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Although U.S. equity markets notched very solid gains last week, especially the Dow Jones Industrial Average (+2.3%), the most recent measure of consumer sentiment showed some rare weakness.

The University of Michigan’s Surveys of Consumers showed that preliminary readings for July 2018 were off 1.1% (month over month) for its “Index of Consumer Sentiment” and down 2.2% versus June for its measure of “Current Economic Conditions.”


Preliminary July 2018 report

Sources: University of Michigan, Barron’s, Econoday

Surveys of Consumers chief economist, Richard Curtin, said in the preliminary report’s release on July 13,

“Consumer sentiment slipped in early July but remained nearly equal to the average in the prior twelve months (97.7) and since the start of 2017 (97.4). The continuing strength has been due to favorable job and income prospects, with consumers under age 45 anticipating the largest income gains since July 2000. So far, the strength in jobs and incomes has overcome higher inflation and interest rates.

“The darkening cloud on the horizon, however, is due to rising concerns about the potential negative impact of tariffs on the domestic economy. Negative concerns about the impact of tariffs have recently accelerated, rising from 15% in May, to 21% in June, and 38% in July. Among those in the top third of the income distribution (who account for half of consumer spending), 52% negatively mentioned the impact of tariffs on the economy in early July. The primary concerns expressed by consumers were a decline in the future pace of economic growth and an uptick in inflation.”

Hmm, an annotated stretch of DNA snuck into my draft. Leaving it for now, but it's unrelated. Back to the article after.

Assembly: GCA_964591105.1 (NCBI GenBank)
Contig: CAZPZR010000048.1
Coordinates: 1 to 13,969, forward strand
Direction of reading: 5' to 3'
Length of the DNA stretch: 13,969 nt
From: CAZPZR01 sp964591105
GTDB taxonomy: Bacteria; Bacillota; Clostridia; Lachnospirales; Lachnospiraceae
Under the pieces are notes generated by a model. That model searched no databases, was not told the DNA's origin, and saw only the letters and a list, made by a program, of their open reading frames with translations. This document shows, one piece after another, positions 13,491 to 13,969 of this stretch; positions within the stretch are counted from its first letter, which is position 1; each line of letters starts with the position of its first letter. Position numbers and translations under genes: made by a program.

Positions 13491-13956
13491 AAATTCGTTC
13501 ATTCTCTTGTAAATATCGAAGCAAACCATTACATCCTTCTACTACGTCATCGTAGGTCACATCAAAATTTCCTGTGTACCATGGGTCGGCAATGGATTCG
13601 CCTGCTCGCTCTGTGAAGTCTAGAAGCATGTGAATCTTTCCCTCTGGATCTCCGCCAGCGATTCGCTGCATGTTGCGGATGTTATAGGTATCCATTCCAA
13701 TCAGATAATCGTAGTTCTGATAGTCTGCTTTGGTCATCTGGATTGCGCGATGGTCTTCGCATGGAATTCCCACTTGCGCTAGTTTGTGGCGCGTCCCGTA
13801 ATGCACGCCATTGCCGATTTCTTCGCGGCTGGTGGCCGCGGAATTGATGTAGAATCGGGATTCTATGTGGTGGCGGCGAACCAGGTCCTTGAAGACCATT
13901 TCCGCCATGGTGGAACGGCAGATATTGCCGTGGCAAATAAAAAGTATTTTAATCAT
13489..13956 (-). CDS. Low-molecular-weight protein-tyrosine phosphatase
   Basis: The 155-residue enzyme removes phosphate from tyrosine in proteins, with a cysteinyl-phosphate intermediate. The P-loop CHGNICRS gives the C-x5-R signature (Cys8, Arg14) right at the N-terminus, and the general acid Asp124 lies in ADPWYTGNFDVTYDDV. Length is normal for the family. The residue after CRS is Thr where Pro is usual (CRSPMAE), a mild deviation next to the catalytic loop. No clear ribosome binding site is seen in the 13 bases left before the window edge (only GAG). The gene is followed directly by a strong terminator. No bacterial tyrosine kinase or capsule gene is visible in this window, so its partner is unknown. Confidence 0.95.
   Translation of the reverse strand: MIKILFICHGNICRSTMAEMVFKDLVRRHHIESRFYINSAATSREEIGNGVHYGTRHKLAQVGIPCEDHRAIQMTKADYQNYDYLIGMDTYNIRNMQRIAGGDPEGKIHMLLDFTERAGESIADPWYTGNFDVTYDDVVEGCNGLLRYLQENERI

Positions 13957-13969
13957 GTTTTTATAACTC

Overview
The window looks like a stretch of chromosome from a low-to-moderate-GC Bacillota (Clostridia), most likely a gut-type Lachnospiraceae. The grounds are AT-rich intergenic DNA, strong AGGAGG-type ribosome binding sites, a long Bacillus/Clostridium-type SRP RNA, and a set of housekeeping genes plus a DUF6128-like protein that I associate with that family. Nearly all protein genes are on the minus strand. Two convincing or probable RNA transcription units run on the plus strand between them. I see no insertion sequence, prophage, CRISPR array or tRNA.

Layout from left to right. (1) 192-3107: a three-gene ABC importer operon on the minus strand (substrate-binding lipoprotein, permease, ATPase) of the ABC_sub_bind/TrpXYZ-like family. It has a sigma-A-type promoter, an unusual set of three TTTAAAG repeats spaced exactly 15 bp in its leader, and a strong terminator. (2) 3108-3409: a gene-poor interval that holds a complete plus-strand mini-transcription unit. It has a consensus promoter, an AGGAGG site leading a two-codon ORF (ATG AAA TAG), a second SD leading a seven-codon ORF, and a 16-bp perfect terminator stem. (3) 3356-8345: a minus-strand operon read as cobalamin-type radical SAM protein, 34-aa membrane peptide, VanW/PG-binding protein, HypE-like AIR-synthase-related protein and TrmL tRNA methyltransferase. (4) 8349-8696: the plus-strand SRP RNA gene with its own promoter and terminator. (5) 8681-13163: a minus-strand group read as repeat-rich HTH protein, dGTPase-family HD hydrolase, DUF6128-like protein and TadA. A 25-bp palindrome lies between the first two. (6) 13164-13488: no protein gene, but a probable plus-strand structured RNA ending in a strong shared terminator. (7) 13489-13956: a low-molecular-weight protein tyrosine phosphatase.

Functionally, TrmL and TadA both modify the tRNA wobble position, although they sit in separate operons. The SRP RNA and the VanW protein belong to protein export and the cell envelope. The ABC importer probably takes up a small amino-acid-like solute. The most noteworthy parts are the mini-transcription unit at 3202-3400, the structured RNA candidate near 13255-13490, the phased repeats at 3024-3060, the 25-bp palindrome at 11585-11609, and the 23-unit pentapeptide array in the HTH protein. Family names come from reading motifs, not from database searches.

Source: University of Michigan

While consumer sentiment may be fading a bit in July, retail sales for June were reported on Monday, July 16, and came in about on expectations (+0.5%). However, May 2018 retail sales were revised sharply higher, primarily due to strength in automobile and restaurant sales.


Sources: U.S. Census Bureau, Barron’s, Econoday

The question is, to paraphrase Barron’s weekly column, “Up and Down Wall Street,” “Will a trade war counter economic gains from regulatory relief and tax cuts?”

The Barron’s column quotes Steven Blitz, chief U.S. economist at TS Lombard, who says, “If firms lose confidence in future earnings because of tariffs and trade disruptions, pay hikes may be less than what rising margins would typically imply.” This would obviously have an impact on household income, the pace of future retail sales, and, ultimately, U.S. GDP growth.

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